Rosamund Hine as Farmer in ‘What the Ladybird Heard'(Photo: Robert Workman) View Comments The musical adaptation of Julia Donaldson and Lydia Monks’ bestselling picture book What the Ladybird Heard will make its West End debut at the Lyric Theatre from July 5-September 10, prior to a UK tour in early 2018.With original songs and music, puppetry and plenty of audience participation, What the Ladybird Heard follows Hefty Hugh and Lanky Len, who have a cunning plan to steal the farmer’s fine prize cow. But they don’t reckon on the tiniest, quietest creature of all: the Ladybird who has a plan of her own.What the Ladybird Heard features music by Jon Fiber and Andy Shaw and direction by Graham Hubbard. The design team includes Bek Palmer (set and costume design), Ric Mountjoy (lighting design), Lydia Monks (design consulting) and Fiber and Shaw (sound design).The cast of What the Ladybird Heard will include Rosamund Hine as Farmer, Emma Carroll as Lily/Ladybird, Edward Way as Hefty Hugh and Matt Jopling as Lanky Len.Author and illustrator Donaldson and Monks began their partnership 14 years ago, when they first worked together on Princess Mirror-Belle. What the Ladybird Heard and What the Ladybird Heard Next have sold 1.5 million copies in all formats worldwide, with 20 foreign editions currently in print.
Orfeh(Photo: Emilio Madrid-Kuser) View Comments Pretty Woman: The Musical Related Shows Mercy! Pretty Woman: The Musical, the Broadway-bound stage adaptation of the 1990 film, just got starrier. Beloved Tony nominee Orfeh has been announced to play Kit De Luca, the street-smart friend of Vivian (to be played by Samantha Barks). Featuring a score by Bryan Adams and Jim Vallance and a book by J.F. Lawton and the late Garry Marshall, the show will play a five-week run at Chicago’s Oriental Theatre starting on March 13, 2018, before landing on Broadway at a Nederlander venue (to be announced) in the fall. The role of Kit De Luca was played on-screen by Laura San Giacomo.”When Bryan and Jim played me a song they had written for the character Kit called ‘Rodeo Drive,’ I immediately thought Orfeh!” said the musical’s director/choreographer, Jerry Mitchell. “I told the guys…here’s the voice that will make this song fly on Broadway!”Orfeh’s extensive musical-theater résumé includes a Tony-nommed performance as Paulette in Legally Blonde: The Musical (also helmed by two-time Tony winner Mitchell). She has also appeared on the Great White Way in Footloose, The Gershwins’ Fascinating Rhythm and Saturday Night Fever. Orfeh’s off-Broadway credits include Love, Janis; The Great American Trailer Park Musical and Love, Loss and What I Wore.In addition to Orfeh and Barks, the previously announced Pretty Woman: The Musical will star Tony winner Steve Kazee as Edward Lewis. Pretty Woman: The Musical will feature sets by David Rockwell, costumes by Gregg Barnes, lighting by Kenneth Posner and Philip S. Rosenberg, sound design by John Shivers, hair design by Josh Marquette with music supervision, arrangements and orchestrations by Will Van Dyke. Show Closed This production ended its run on Aug. 18, 2019 Orfeh Star Files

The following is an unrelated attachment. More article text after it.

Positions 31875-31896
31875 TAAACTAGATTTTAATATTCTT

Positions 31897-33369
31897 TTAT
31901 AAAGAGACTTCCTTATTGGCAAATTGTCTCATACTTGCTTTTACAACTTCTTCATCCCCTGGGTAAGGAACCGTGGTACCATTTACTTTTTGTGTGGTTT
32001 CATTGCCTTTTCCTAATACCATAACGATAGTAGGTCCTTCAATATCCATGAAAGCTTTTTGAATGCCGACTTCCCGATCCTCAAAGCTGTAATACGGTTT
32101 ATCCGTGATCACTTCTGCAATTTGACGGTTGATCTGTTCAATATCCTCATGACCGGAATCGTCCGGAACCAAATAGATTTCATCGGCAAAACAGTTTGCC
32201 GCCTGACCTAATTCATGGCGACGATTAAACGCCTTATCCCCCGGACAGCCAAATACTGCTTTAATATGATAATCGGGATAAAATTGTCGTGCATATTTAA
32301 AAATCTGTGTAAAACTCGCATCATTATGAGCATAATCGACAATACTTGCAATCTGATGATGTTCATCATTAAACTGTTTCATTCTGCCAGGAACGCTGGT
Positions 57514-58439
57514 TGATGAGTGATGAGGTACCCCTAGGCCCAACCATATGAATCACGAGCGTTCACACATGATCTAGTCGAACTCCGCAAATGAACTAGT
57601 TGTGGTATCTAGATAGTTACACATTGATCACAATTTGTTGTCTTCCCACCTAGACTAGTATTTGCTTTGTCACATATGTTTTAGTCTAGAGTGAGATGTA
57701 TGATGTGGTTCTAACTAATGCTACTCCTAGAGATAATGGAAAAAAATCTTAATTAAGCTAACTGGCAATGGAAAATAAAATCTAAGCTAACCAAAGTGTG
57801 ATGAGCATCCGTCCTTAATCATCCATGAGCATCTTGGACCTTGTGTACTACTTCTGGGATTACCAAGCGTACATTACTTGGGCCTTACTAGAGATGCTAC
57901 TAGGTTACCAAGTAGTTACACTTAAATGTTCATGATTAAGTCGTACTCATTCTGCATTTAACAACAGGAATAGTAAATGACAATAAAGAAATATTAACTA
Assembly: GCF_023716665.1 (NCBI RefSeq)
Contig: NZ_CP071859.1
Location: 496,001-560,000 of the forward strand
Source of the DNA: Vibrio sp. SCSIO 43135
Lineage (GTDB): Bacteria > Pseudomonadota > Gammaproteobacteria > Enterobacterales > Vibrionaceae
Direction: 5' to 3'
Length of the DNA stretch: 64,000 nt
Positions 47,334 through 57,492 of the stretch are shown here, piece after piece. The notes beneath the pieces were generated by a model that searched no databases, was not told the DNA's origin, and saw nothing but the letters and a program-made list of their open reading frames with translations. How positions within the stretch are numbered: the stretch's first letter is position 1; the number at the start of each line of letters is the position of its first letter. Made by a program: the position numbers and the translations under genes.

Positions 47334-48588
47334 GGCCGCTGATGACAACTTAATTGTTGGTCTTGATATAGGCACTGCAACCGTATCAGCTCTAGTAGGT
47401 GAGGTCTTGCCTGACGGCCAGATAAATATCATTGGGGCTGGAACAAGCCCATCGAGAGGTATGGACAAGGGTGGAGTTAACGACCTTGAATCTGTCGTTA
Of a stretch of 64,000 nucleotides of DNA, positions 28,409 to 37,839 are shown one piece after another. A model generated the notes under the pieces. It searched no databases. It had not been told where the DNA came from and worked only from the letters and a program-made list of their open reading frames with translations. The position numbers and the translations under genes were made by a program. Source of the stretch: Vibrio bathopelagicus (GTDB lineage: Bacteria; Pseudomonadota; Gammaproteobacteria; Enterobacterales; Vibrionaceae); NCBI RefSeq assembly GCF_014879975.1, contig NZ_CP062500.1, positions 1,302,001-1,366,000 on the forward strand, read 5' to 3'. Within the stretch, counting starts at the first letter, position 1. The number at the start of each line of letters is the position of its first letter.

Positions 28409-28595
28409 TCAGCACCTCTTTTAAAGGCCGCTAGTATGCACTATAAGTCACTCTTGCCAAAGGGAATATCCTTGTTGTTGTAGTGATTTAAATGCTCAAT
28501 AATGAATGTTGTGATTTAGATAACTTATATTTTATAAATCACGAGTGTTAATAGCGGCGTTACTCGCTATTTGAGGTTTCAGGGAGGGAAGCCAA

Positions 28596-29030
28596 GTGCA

The Band’s Visit Joel Grey snaps a pic with The Band’s Visit director David Cromer. Joel Grey & Katrina Lenk(Photos: Emilio Madrid-Kuser) David Yazbek and Itamar Moses’ The Band’s Visit has been drumming up a great deal of Broadway buzz this season. Tony winner Joel Grey attended a performance of the moving production on March 9 and headed backstage to snap photos with Dariush Kashani (who, as previously announced, is stepping in for original cast member Tony Shalhoub), Katrina Lenk, John Cariani, Ari’el Stachel, director David Cromer and the rest of the talented cast. Take a look at the exclusive shots, and then take a page out of Grey’s book and experience the magic of this transformative Broadway musical live at the Ethel Barrymore Theatre. Thanks for visiting, Joel Grey! Catch The Band’s Visit at the Ethel Barrymore Theatre. Related Shows View Comments Mwah! Looks like Broadway legend Joel Grey was enchanted by Katrina Lenk’s performance. Dariush Kashani Star Files Show Closed This production ended its run on April 7, 2019
CITY OF PHOENIX SOUTHWEST POLICE PRECINCTDeveloper: City of PhoenixContractor: Gilbane Building Co.Architect: Arrington WatkinsSize: 25,000 SFLocation: 2111 S. 99th Ave., PhoenixConstruction began on the 12-acre site February 2008, and includes nine holding cells, three bay shooting range, admin. areas, locker rooms, equipment and evidence and public meeting space. The $11M project is scheduled to finish June 2009.